Employment policies and data

Back to work: the OECD review on displaced workers


Workers who are involuntarily displaced from their jobs can face long periods of unemployment. Wages also tend to be lower once they find a new job, especially when they are unable to find a new job in the same occupation as their pre-displacement job or in occupations using similar skills. Helping displaced workers back into work quickly and minimising the income losses they face is therefore an important challenge for employment policy. This series of reports provides new empirical evidence from a comparative perspective on the incidence of displacement and the risk displaced workers subsequently face of a long spell of unemployment and large wage losses when re-emplo‌d. It also identifies the main labour market programmes providing help to these workers and assesses how adequate and effective they are. Policy recommendations for further action are presented.

Banner for Back to work review


Cross-country analytical report  Blue line

It is important to have a better understanding of the incidence and impact of job displacement in order to guide policy for helping affected workers. While considerable academic research has document the issue of job displacement in particular countries, differences in definitions, methods and data sources used make it difficult to compare results across countries and studies. This report uses a comparable methodology to examine job displacement in its consequences in 15 countries. Along with providing more reliable international comparisons, this study provides new findings about the impact of displacement on skill-use and job benefits, issues that have received relatively little attention in the research literature.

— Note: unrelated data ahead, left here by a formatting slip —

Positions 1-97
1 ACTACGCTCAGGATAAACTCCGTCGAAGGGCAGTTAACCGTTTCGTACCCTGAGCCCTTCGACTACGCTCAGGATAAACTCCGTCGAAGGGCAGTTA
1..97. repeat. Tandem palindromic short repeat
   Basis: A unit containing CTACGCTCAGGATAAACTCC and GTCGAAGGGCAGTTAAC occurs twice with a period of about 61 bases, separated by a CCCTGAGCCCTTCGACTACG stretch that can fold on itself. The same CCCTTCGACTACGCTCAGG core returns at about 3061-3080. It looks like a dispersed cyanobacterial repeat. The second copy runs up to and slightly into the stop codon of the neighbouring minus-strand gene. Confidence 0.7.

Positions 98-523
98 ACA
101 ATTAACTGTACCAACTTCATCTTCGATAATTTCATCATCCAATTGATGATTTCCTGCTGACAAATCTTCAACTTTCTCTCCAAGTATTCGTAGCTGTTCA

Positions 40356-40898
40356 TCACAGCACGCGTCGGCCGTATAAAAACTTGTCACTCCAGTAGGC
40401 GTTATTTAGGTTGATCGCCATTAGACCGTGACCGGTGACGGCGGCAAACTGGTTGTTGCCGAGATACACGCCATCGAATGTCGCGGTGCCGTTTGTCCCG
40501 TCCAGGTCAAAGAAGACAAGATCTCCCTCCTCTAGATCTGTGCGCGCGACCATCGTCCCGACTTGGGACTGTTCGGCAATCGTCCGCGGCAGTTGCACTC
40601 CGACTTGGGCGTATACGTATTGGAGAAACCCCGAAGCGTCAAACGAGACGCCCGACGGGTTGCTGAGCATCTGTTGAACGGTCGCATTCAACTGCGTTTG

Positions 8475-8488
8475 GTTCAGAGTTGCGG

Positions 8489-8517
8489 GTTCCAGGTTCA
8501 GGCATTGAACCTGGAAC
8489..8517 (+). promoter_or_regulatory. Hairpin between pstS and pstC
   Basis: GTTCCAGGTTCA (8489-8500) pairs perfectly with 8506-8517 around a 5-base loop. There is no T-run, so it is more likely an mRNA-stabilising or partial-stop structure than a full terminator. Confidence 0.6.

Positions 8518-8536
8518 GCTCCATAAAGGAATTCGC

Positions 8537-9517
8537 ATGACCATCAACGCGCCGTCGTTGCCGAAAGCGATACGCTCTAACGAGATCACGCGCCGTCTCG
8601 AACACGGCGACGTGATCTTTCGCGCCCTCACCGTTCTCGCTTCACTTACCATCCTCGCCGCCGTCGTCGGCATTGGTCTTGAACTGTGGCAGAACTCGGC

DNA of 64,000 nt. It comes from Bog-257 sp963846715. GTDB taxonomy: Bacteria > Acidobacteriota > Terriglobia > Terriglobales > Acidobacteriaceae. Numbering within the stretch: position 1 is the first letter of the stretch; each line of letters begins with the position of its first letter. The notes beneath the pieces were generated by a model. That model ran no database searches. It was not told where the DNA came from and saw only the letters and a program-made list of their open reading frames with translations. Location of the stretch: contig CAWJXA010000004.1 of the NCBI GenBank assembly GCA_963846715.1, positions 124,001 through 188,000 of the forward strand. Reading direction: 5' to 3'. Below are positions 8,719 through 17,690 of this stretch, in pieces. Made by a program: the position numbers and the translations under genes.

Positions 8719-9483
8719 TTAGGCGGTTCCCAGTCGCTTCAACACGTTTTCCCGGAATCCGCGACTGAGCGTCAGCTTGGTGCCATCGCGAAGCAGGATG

The OECD Analytical Report on Displaced Workers was launched at a research conference at the OECD headquarters on 16-17 May 2013 (conference program and presentations). The final report, Back to Work: Re-employment, Earnings and Skill Use after Job Displacement, was released in October 2013.

The main findings from the Analytical Report on Displaced Workers are also presented in a chapter in the OECD Employment Outlook 2013

Country reviews  Blue line

Nine countries will participate in the review: Australia, Canada, Denmark, Finland, Japan, Korea, New Zealand, Sweden and the United States. Once the country reviews are completed, a synthesis report will be prepared highlighting the main issues and policy recommendations emerging from the review.

Japan  Back to Work: Japan - Improving the Re-employment Prospects of Displaced Workers

Korea: Improving the Re-employment Prospects of Displaced Workers

Data  Blue line

Our Online Employment database  offers a large range up-to-date statistics on labour market outcomes

 Related work Blue line

This review builds on other recent research conducted by OECD on topics such as youth unemployment, activation policy, skills and the labour market impact of the ‌Great Recession